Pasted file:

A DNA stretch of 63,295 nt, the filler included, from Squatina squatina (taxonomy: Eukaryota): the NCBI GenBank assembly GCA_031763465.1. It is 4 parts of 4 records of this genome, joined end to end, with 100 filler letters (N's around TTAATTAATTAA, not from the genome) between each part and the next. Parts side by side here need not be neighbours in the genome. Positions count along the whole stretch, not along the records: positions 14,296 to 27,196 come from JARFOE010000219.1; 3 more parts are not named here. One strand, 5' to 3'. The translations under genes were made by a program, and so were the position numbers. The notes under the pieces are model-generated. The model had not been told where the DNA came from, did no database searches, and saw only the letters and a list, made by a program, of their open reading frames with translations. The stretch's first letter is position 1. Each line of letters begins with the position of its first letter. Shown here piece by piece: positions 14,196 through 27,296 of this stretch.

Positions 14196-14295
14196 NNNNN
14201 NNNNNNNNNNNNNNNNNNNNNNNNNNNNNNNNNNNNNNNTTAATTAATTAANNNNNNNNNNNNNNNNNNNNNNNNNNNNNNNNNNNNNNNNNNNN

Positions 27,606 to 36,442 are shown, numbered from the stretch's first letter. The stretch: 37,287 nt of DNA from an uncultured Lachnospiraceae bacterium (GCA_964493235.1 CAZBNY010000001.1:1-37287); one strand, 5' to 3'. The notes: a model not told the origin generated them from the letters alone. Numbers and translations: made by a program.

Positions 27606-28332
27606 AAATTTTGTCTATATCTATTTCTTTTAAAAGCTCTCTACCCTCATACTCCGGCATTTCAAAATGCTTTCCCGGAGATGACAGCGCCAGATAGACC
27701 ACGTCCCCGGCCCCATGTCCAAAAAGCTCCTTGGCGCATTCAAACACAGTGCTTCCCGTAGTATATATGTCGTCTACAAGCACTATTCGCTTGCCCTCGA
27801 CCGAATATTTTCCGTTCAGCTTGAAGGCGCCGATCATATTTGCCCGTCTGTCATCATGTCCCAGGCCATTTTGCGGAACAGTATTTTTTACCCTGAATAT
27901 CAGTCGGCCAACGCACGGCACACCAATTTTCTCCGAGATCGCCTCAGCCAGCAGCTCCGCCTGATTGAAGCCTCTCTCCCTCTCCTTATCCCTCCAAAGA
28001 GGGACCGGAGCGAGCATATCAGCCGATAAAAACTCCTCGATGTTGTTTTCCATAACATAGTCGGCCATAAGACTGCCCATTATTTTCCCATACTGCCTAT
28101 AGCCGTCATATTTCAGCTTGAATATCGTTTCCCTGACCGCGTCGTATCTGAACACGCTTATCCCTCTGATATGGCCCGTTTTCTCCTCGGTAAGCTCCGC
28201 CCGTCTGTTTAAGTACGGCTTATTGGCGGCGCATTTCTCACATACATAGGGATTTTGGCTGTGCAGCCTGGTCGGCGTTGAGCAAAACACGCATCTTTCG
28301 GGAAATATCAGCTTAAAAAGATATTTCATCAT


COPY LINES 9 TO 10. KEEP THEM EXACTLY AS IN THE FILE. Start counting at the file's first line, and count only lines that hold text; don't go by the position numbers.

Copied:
27801 CCGAATATTTTCCGTTCAGCTTGAAGGCGCCGATCATATTTGCCCGTCTGTCATCATGTCCCAGGCCATTTTGCGGAACAGTATTTTTTACCCTGAATAT
27901 CAGTCGGCCAACGCACGGCACACCAATTTTCTCCGAGATCGCCTCAGCCAGCAGCTCCGCCTGATTGAAGCCTCTCTCCCTCTCCTTATCCCTCCAAAGA